A third type also exists, a lighter machine, called a mill-drill, which is a close relative of the vertical mill and quite popular with hobbyists. A mill-drill is similar in basic configuration to a small drill press, but equipped with an X-Y table. They also typically use more powerful motors than a comparably sized drill press, with potentiometer-controlled speed and generally have more heavy-duty spindle bearings than a drill press to deal with the lateral loading on the spindle that is created by a milling operation. A mill drill also typically raises and lowers the entire head, including motor, often on a dovetailed vertical, where a drill press motor remains stationary, while the arbor raises and lowers within a driving collar. Other differences that separate a mill-drill from a drill press may be a fine-tuning adjustment for the Z-axis, a more precise depth stop, the capability to lock the X, Y or Z axis, and often a system of tilting the head or the entire vertical column and powerhead assembly to allow angled cutting. Aside from size and precision, the principal difference between these hobby-type machines and larger true vertical mills is that the X-Y table is at a fixed elevation; the Z-axis is controlled in basically the same fashion as drill press, where a larger vertical or knee mill has a vertically fixed milling head, and changes the X-Y table elevation. As well, a mill-drill often uses a standard drill press-type Jacob's chuck, rather than an internally tapered arbor that accepts collets. These are frequently of lower quality than other types of machines, but still fill the hobby role well because they tend to be benchtop machines with small footprints and modest price tags.

2. Horizontal milling machine.

What is a Milling Machine

4.Transversal Carriage.
7.Axis Tool.

A horizontal mill has the same sort but the cutters are mounted on a horizontal spindle (see Arbor milling) across the table. Many horizontal mills also feature a built-in rotary table that allows milling at various angles; this feature is called a universal table. While endmills and the other types of tools available to a vertical mill may be used in a horizontal mill, their real advantage lies in arbor-mounted cutters, called side and face mills, which have a cross section rather like a circular saw, but are generally wider and smaller in diameter. Because the cutters have good support from the arbor and have a larger cross-sectional area than an end mill, quite heavy cuts can be taken enabling rapid material removal rates. These are used to mill grooves and slots. Plain mills are used to shape flat surfaces. Several cutters may be ganged together on the arbor to mill a complex shape of slots and planes. Special cutters can also cut grooves, bevels, radii, or indeed any section desired. These specialty cutters tend to be expensive. Simplex mills have one spindle, and duplex mills have two. It is also easier to cut gears on a horizontal mill. Some horizontal milling machines are equipped with a power-take-off provision on the table. This allows the table feed to be synchronized to a rotary fixture, enabling the milling of spiral features such as hypoid gears.

3. Universal milling machine

It is the same as the horizontal mill machine, except there is an arrangement of swing up the table to 45 degrees in either direction.

Milling of parts and work pieces on the machines is performed using different milling cutter types, such as cylindrical, disc, end and angular milling cutters. Milling of helical, vertical, horizontal surfaces, grooves, fissures, angles can be performed using the universal milling machine.

The machine design is as follows: all the main machine units are located on the base; gearbox and spindle unit are mounted inside the base. A knee supporting the gearbox moves along vertical guide of the base, rotary device with a fixed rotary table moves crosswise along the knee guides on the slides. The machine rotary device allows turning the table around 90° vertical axis. As a result, the table can move in horizontal direction around different angles aslant to the spindle axis. Rotation torque is conveyed from the engine to the spindle through the gearbox, where different types of milling cutters are fixed using a special holder, for treatment of parts surfaces.

A universal milling machine is capable of a wider range of motion than a typical milling machine. For example, it can be made to perform both vertically and horizontally, while most other types of milling machines are usually able to handle one or the other. Universal machines can manage different kinds of tasks, such as using both a table feed and an indexing head. They can also perform work that was not originally done via machine, or possibly even in the same workroom, such as filing.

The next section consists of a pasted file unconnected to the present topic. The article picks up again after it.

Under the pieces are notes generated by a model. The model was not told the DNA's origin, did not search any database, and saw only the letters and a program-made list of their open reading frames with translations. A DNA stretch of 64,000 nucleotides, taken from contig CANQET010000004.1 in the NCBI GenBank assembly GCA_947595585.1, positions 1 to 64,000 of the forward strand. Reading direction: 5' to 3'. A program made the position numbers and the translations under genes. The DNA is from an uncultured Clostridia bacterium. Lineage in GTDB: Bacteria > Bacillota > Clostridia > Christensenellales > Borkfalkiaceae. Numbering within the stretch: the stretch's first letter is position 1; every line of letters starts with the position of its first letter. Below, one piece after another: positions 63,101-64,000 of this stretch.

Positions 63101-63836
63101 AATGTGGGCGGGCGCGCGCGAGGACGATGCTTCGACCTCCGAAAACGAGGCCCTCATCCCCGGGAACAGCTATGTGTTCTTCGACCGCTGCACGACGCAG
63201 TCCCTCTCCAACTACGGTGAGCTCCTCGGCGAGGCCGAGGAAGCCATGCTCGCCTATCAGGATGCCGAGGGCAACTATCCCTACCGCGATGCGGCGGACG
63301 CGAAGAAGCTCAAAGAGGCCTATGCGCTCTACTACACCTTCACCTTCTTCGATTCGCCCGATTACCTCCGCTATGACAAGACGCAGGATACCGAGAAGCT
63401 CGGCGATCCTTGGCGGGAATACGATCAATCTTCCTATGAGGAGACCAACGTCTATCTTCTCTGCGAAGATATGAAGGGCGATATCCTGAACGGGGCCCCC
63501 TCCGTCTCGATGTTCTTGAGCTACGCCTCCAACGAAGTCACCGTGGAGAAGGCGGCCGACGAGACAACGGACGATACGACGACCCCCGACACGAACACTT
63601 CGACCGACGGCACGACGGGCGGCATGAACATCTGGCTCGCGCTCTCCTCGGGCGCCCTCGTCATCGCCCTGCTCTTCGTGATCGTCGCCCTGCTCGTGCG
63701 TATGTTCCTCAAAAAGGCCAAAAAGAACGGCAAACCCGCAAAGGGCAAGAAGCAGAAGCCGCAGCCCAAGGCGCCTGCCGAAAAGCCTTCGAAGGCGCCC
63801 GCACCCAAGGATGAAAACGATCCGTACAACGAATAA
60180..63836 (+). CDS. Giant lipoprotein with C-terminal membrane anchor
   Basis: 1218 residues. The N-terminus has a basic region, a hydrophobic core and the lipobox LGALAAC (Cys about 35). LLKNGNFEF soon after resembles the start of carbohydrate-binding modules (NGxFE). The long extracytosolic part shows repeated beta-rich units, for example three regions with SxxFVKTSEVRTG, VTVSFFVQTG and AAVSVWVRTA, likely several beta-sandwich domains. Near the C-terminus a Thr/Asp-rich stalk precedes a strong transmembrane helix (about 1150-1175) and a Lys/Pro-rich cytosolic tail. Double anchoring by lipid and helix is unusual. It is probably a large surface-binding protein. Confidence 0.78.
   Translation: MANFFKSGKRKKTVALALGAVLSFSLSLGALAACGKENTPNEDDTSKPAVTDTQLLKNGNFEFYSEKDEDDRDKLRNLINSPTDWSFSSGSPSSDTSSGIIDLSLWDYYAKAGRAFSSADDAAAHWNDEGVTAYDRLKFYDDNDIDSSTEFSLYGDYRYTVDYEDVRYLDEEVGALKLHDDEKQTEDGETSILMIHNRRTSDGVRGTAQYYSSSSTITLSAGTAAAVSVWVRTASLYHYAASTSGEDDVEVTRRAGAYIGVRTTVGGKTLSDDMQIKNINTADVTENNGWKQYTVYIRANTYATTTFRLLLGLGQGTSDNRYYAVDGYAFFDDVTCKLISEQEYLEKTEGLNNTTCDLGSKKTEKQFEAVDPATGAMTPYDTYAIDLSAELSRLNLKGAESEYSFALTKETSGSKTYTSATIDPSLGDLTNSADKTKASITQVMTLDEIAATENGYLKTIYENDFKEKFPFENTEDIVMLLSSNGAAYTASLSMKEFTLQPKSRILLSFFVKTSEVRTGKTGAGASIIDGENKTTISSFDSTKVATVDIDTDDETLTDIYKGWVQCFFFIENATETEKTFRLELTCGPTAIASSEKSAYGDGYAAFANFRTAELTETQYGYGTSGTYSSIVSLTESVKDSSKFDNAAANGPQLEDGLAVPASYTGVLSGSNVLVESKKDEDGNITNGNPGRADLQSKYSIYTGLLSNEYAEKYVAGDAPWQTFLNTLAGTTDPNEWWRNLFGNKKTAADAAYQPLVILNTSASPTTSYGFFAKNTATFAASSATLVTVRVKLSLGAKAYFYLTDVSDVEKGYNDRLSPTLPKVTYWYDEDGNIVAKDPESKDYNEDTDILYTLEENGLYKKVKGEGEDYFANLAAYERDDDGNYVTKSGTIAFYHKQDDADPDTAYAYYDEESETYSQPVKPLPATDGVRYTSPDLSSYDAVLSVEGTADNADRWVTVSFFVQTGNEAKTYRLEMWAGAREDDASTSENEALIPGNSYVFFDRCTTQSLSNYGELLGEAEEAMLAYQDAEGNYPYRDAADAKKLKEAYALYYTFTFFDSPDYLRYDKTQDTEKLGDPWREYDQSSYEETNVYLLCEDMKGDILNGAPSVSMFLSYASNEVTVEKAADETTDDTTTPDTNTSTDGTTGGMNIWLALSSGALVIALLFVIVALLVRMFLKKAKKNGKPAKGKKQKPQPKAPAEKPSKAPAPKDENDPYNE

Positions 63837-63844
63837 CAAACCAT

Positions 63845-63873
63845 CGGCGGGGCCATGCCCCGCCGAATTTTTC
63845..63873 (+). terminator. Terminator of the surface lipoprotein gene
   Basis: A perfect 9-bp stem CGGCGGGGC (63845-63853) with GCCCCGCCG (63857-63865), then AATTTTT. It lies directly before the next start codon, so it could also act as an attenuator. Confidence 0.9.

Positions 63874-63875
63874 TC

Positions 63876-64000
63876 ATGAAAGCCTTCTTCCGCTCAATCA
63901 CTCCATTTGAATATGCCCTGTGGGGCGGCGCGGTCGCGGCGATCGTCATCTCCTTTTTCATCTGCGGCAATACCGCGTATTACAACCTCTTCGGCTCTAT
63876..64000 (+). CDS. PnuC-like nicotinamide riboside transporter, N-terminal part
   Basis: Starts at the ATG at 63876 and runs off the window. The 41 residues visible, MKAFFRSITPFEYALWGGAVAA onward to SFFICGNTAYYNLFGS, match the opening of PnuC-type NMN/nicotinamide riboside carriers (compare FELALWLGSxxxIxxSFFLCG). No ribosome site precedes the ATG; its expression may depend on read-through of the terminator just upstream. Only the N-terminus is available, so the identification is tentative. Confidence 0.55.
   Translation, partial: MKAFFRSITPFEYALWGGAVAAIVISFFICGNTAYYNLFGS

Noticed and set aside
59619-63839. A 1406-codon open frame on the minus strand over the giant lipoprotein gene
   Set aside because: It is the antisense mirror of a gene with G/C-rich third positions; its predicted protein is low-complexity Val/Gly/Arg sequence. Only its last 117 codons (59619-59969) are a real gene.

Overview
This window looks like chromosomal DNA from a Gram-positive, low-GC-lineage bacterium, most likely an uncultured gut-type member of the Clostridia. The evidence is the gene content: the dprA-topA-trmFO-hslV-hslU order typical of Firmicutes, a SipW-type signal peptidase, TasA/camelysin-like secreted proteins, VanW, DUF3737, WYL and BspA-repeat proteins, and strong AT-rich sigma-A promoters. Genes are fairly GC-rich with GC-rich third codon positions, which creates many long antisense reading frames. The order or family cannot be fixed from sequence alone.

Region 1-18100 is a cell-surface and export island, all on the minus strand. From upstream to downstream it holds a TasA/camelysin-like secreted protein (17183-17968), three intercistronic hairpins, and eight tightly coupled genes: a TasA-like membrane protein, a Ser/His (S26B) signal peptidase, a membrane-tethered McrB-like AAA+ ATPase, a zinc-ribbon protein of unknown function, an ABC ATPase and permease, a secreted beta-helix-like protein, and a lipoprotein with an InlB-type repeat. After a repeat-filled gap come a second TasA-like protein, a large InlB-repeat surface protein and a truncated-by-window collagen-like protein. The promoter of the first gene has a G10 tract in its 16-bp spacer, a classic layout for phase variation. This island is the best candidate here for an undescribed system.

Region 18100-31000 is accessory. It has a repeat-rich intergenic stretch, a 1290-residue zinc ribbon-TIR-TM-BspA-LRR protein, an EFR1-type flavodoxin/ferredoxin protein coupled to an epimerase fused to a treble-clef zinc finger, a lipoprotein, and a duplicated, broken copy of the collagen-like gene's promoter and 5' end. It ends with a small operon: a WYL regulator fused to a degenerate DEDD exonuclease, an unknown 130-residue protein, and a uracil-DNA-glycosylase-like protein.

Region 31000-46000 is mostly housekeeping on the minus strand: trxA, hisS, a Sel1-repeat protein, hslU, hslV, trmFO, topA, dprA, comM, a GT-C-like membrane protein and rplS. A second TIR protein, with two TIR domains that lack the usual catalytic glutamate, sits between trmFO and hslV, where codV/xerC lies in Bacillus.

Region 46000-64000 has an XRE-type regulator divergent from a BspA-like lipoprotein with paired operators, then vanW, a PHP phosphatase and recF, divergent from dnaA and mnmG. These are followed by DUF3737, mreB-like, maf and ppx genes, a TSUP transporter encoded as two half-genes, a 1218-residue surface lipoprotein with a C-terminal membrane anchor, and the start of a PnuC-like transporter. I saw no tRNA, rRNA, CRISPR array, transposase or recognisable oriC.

Besides the above main 3 types of milling machines, there are also other types of milling machines.

4. CNC milling machine

CNC is the most versatile milling machine which is control by a computer.

It is an upgraded version of the bed type mill machine, in which the spindle can move in all three directions and the table can rotate 360 degrees.

These all movement is hydraulically controlled which is commanded by a computer.

In this, any difficult geometry can make on it.

A sketch of the workpiece is loaded to the computer which is cut on the workpiece by the cutters automatically.

5. Column and Knee Type milling machine

For general shop work, the most used type of milling machine is the column and knee type machine.where the table is mounted on the knee-casting which in turn is mounted on the vertical slides of the main column.

The knee vertical adjustable on the column so that the table can be moved up and down to accommodate work of various heights.

6. Fixed Bed Type Milling Machine

In this type of machine, the bed of the machine is fixed to the machine.
There is no arrangement of the knee and saddle which can move verticallyand transversally.
The worktable is directly situated at the fixed bed.
The spindle of this machine is mounted on a movable spindle head.

It can move in the vertical and horizontal direction and to perform the cuttingoperation.

7. Planer Type Milling Machine

These types of milling machines are also called as “Plano-Miller”. It is a massive machine used for heavy-duty work having spindle heads adjustable in the vertical and transverse direction.

It relates to a planer and like a planing machine. This machine has a cross rail capable of being raised or lowered carrying the cutters. It has their heads, and the saddles, all supported by rigid uprights.

This arrangement of driving multiple cutter spindles enables a number of work surfaces to be machined. Thereby it obtains a great reduction in production time.

The essential difference between a planer and a Plano-miller lies in the table movement. In a planer, the table moves to give the cutting speed. But in a Plano-milling machine, the table movement gives the feed.

8.Triplex milling machine

In the Triplex milling machine, the spindle can move all in three directions along X,Y, and Z-axis.

9.Tracer Controlled Milling Machine

The tracer controlled milling machine reproduces irregular or complex shapes of dies, molds by synchronized (matched) movements of the cutter and trace elements.

What is a milling machine

To sum up, what is a milling machine? A milling machine is a device that rotates a circular tool that has a number of cutting edges symmetrically arranged about its axis. There are many different types of milling machine. This article has listed 9 types. The main 3 types of milling machine are vertical milling machine, horizontal milling machine and universal milling machine.

PREVIOUS:Example for Shaft Forging Process
NEXT:The process of gear manufacturing